Car reviews - Hyundai - Tiburon - coupe range
Build quality, V6 performance and refinement, keen pricing, gearshift, comfort
Room for improvement
Dull steering, understeer, 2.0-litre nervousness
15 Oct 2004
By JUSTIN LACY, March 2002
TIMES are changing over Hyundai way if its new sports car competitor, the Tiburon, is any indication.
Each new model brings a better understanding of what the consumer wants from Hyundai, as well as a better appreciation from critics like the motoring media of what Hyundai has achieved.
In the Tiburon there are no obvious signs of the price-reflected shortcuts often evident in other Hyundai products - well not in the V6 anyway.
The car is said to have been designed around the V6, while the 2.0-litre is clearly there to give the company a more keenly priced entry level model to keep the sales ticking over.
So it is not surprising that the V6 in particular feels solid and well finished, with a better purchase on the road thanks to its 17-inch wheels/tyres and a smooth V6 engine that is happy to rev all the way to redline.
It does not provide neck-snapping acceleration but rather a willing surge of power, regardless of whether it is matched to the manual or automatic transmission.
The only downsides to the driving experience are dull steering and some excess weight over the front end that contributes noticeably to understeer when pressing on.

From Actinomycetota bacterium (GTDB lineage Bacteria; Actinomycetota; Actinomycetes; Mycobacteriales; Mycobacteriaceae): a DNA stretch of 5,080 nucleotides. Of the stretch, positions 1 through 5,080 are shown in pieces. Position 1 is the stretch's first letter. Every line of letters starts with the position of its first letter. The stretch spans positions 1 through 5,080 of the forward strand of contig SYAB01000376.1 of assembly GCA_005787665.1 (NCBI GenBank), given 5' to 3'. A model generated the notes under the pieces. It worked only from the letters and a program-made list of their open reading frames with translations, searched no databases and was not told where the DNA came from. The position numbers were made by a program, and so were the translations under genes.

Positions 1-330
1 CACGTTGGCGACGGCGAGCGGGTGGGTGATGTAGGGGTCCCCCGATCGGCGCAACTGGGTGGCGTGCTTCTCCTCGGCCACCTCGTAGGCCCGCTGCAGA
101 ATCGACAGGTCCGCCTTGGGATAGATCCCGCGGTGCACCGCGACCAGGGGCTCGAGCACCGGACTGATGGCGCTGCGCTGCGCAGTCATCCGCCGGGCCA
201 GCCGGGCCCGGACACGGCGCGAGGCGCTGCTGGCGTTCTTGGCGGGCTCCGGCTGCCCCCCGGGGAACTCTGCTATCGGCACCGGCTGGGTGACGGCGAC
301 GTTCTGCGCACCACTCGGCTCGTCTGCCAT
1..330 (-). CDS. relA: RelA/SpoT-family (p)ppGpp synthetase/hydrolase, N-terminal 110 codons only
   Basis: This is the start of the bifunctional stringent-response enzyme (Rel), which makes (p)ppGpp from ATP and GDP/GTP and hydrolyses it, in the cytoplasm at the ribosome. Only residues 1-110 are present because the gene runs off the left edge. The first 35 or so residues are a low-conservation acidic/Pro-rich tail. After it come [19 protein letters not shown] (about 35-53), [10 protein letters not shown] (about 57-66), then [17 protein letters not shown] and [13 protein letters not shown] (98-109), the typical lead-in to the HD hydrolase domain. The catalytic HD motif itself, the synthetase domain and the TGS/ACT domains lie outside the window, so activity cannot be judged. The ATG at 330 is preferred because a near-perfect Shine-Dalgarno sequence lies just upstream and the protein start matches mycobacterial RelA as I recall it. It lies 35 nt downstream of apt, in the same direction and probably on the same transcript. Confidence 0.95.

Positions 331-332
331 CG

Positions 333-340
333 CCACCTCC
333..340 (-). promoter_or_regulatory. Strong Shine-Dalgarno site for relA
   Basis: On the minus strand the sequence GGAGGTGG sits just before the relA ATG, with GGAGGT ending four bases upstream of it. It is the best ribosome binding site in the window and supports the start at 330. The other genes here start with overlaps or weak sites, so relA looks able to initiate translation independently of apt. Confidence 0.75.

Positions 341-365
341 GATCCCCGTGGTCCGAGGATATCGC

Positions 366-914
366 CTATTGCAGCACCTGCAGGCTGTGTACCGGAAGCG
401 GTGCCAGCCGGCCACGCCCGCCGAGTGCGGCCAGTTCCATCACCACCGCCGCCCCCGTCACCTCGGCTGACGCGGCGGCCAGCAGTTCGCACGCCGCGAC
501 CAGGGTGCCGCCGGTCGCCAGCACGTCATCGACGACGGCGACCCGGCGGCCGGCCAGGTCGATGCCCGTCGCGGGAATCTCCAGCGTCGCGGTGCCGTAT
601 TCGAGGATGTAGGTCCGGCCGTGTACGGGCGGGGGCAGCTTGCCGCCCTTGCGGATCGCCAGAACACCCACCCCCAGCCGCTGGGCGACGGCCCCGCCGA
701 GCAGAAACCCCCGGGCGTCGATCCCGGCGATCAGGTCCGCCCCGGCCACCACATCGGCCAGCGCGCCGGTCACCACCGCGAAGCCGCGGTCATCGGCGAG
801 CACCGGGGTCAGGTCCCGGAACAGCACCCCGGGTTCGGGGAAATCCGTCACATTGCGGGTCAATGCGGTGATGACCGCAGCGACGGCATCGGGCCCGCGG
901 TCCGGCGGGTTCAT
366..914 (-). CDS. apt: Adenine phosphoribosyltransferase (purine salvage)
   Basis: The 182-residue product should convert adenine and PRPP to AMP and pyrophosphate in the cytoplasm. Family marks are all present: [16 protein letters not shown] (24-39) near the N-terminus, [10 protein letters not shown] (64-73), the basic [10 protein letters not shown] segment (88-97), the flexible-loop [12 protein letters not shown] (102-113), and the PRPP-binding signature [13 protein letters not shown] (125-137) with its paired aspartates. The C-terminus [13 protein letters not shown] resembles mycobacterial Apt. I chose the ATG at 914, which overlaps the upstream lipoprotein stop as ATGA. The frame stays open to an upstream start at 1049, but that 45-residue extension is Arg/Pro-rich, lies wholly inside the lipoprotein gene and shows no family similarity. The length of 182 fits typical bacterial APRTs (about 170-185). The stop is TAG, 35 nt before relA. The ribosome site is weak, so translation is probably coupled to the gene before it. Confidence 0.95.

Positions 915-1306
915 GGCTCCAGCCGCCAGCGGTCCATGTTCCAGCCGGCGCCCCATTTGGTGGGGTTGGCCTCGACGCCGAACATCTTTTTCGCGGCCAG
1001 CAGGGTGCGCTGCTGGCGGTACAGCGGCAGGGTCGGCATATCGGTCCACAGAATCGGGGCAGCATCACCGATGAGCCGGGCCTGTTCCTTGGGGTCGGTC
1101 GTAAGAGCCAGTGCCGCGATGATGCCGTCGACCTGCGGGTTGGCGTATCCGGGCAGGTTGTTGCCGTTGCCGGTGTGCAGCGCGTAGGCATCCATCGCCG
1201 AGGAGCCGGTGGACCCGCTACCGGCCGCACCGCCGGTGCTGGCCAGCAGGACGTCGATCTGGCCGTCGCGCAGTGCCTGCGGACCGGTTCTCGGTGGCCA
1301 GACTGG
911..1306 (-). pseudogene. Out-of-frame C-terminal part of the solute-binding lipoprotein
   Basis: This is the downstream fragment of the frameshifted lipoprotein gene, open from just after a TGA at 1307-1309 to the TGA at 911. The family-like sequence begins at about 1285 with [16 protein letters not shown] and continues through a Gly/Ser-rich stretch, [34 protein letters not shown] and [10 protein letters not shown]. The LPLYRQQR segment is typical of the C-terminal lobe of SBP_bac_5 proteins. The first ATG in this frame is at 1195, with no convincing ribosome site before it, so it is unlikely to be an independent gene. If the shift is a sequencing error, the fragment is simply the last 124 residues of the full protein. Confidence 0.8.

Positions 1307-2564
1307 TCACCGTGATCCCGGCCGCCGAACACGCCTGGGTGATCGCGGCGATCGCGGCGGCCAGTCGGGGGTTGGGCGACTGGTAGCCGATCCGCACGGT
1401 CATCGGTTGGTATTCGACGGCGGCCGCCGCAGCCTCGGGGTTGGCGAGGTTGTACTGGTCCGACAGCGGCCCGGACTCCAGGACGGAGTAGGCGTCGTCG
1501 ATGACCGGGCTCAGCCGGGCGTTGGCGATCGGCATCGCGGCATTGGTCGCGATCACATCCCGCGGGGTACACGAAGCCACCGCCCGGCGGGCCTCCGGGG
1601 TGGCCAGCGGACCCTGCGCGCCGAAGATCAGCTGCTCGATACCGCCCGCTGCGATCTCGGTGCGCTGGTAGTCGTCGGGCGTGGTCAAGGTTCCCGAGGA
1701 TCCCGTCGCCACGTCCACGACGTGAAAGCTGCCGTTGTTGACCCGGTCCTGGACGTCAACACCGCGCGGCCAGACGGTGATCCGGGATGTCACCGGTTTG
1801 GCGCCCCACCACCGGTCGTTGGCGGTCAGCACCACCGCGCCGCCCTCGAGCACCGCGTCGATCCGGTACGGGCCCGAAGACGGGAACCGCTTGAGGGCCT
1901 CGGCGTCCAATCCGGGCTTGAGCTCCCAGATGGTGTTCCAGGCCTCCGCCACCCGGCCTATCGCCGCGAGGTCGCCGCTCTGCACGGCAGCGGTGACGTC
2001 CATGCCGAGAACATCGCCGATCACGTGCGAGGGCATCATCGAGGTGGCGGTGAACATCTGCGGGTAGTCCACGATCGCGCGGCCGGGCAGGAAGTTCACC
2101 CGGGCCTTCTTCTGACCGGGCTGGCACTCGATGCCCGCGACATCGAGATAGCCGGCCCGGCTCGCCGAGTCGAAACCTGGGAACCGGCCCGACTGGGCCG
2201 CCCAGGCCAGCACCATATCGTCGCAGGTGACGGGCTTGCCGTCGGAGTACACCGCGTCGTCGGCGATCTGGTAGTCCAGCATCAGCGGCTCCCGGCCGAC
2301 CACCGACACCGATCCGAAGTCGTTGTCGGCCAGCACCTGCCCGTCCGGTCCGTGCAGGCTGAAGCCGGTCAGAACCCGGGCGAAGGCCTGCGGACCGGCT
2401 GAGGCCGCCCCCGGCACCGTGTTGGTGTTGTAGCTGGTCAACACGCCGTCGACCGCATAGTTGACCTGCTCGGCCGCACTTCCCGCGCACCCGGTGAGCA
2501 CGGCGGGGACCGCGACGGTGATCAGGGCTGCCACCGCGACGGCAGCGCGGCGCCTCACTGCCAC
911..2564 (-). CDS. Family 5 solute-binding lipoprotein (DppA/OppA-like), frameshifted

The 2.0-litre, on the other hand, feels lighter and much more nervous on the road, wandering about at the front end over pockmarked road surfaces.
The short throw gearbox is a nice touch compared to the previous model, but a sticky throttle and high clutch pedal combine to detract from the car overall.
Inside, the seats are comfortable and offer a good level of bolstering, while the V6 models pick up such niceties as a thick-rimmed, three-spoke leather steering wheel and some extra gauges in the centre console for voltage, instant fuel consumption and torque readouts.
In all, it performs more like a sports tourer than an out-and-out sports car. But that is really where Hyundai is pitching it anyway - at the Celica, Integra and Cougar end of the sports segment, not up against the real revheads like the 200SX, WRX and TypeR.
The Tiburon is undoubtedly a long way ahead of the coupe models it replaces, both in terms of the driving experience and the quality levels it has attained for Hyundai models as a whole.
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